But the country has been a laggard in passing a law enshrining a cap on emissions and a market-based trading scheme for carbon pollution.

That could change. Analysts say a minority Labor government will face increased pressure from Independents and the Greens, who won significant voter support in the August 21 polls, to push tougher climate change policies.

Here are some questions and answers on tackling Australia’s greenhouse gas emissions:

WHY THE NEED TO ACT?

Australia’s economy, and particularly its power generation sector, has been driven by access to nearly limitless supplies of cheap brown and black coal, and gas. Coal, the most polluting fossil fuel, still remains the cheapest source of power.

Australians also love their cars. In a nation of 22 million people, there were 15.7 million vehicles registered in 2009, up from 13.5 million in 2004, government figures show.

Australia’s net emission grew by 31.4% between 2008 and 1990, the base year for the U.N.’s Kyoto Protocol climate pact.

Over the same period, emissions from power generation rose 52.1%, while transport emissions grew 29.2%. Overall energy sector emissions, making up three-quarters of the nation’s greenhouse gas pollution, rose 44%.

A growing population, expanding at roughly 2% a year, and rising incomes, fuel greater demand for energy.

The projected impact of climate change on Australia also worries many. Rising sea levels, greater extremes of droughts and floods, higher temperatures, more intense bushfires, water shortages, and warmer and more acidic oceans in coming decades all point to a tougher future.

WHAT HAS THE GOVERNMENT DONE SO FAR?

Not much. It has developed an emissions trading scheme but twice failed to win political support and has since shelved it.

The government has also set a target of cutting emissions by 5% by 2020 from 2000 levels and by up to 25% if there is a strong global agreement.

Europe has a more ambitious target of cutting greenhouse gas emissions 20% below 1990 levels by 2020 and by 30% if there is a strong global climate pact. Britain is targeting a cut of 34% below 1990 levels by 2020.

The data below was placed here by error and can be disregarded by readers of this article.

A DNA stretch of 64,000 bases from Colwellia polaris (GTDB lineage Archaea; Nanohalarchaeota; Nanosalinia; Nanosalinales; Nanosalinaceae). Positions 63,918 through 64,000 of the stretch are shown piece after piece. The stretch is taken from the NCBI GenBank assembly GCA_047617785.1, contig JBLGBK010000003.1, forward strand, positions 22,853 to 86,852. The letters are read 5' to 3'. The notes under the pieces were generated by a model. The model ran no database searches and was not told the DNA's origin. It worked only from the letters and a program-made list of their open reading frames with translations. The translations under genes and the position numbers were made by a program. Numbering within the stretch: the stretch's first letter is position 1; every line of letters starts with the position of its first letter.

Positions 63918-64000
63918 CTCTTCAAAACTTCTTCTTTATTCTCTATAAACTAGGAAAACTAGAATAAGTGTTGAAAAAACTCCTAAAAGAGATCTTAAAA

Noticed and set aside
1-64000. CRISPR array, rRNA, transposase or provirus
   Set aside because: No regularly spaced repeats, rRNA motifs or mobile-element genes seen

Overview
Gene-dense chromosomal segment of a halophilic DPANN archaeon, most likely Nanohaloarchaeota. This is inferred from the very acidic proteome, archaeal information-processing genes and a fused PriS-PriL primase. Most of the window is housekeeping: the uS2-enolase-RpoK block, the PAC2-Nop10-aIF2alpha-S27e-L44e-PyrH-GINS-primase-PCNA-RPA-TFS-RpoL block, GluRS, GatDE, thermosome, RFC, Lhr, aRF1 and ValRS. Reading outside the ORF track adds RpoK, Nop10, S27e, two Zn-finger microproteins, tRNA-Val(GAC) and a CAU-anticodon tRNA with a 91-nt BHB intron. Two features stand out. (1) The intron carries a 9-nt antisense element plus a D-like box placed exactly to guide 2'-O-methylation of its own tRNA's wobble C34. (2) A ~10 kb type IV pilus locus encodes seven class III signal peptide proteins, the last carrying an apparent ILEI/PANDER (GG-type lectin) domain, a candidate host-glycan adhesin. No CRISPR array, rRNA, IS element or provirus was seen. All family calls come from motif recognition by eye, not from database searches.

The Australian government has had better luck winning parliamentary approval for a scheme that mandates a target of 20% renewable energy generation by 2020 and has also laid out a A$4.5 billion initiative backing investment in clean energy.

IS A CARBON PRICE BEST?

Yes. An emissions trading scheme that sets a clear reduction target and lets the market set a price for each tonne of carbon dioxide emitted is regarded as the best way to drive greater energy efficiency and investment in cleaner energy.

The Renewable Energy Target (RET) laws just passed by parliament, while boosting investment in wind farms and some other renewables, won’t bring major emission cuts, analysts say.

Instead, the RET will promote additional generating capacity to help meet projected annual growth in consumption of about 3%.

The RET is unlikely to displace coal-fired generation sharply but is likely to encourage fast-start gas-fired generation needed to meet baseload power demands when wind power output dips.

Generators say a CO2 price that effectively makes coal-fired power more expensive is needed to drive a shift to cleaner gas and new-generation renewables, such as geothermal.

WHAT ARE THE RISKS IF THERE’S NO CARBON PRICE?

Increasingly, investors are demanding certainty on CO2 pricing to ensure financing for investment plans.

Some companies and the government also say the longer the delay, the higher the costs to the power generating sector, other industries and households in meeting the minus 5% target.

Source: Reuters.

ACA – Power Bills

Posted by admin on November 3rd, 2010

Australia’s soaring energy costs, there’s barely a family in the country that hasn’t seen their bills skyrocket by hundreds of dollar recently.

But now the definitive guide, why is it happening and how it’s possible to wind back some of these costs and take control.

“I was shocked, absolutely shocked, I, it took me a while to think, what’s going on here?” said Melbourne mum Kelly Phillips.

Kelly is using the same television, the same computer and the same fridge as last year but this years power bill is alarmingly different.

Her bill for last year was just under $600, a year later it has gone up to $915, an increase of approximately 50%. To be fair, it was a very cold winter and Kelly does have a young son, even so the actual rate has risen by 18%.

“It’ ridiculous, peak rates is when I’m using it the most, 18% jump, it’s not justified, it’s ridiculous,” Kelly said.

“I’m quite frustrated, pretty angry, but what can you do?” said Robert Vargas of Sydney. His power bill went from $270 to $1,300 in just 9 months, that’s a 5 fold increase.

“I feel quite frustrated that it has gone up as much as it had and I really don’t know what to do about it to be quite honest. I come home now and instead of enjoying myself I just turn things off as I go around the house to try and not get a bill that’s the same.”

So, why are power prices rising so steeply? Deregulation of the industry was supposed to mean cheaper power, but other factors are stopping that.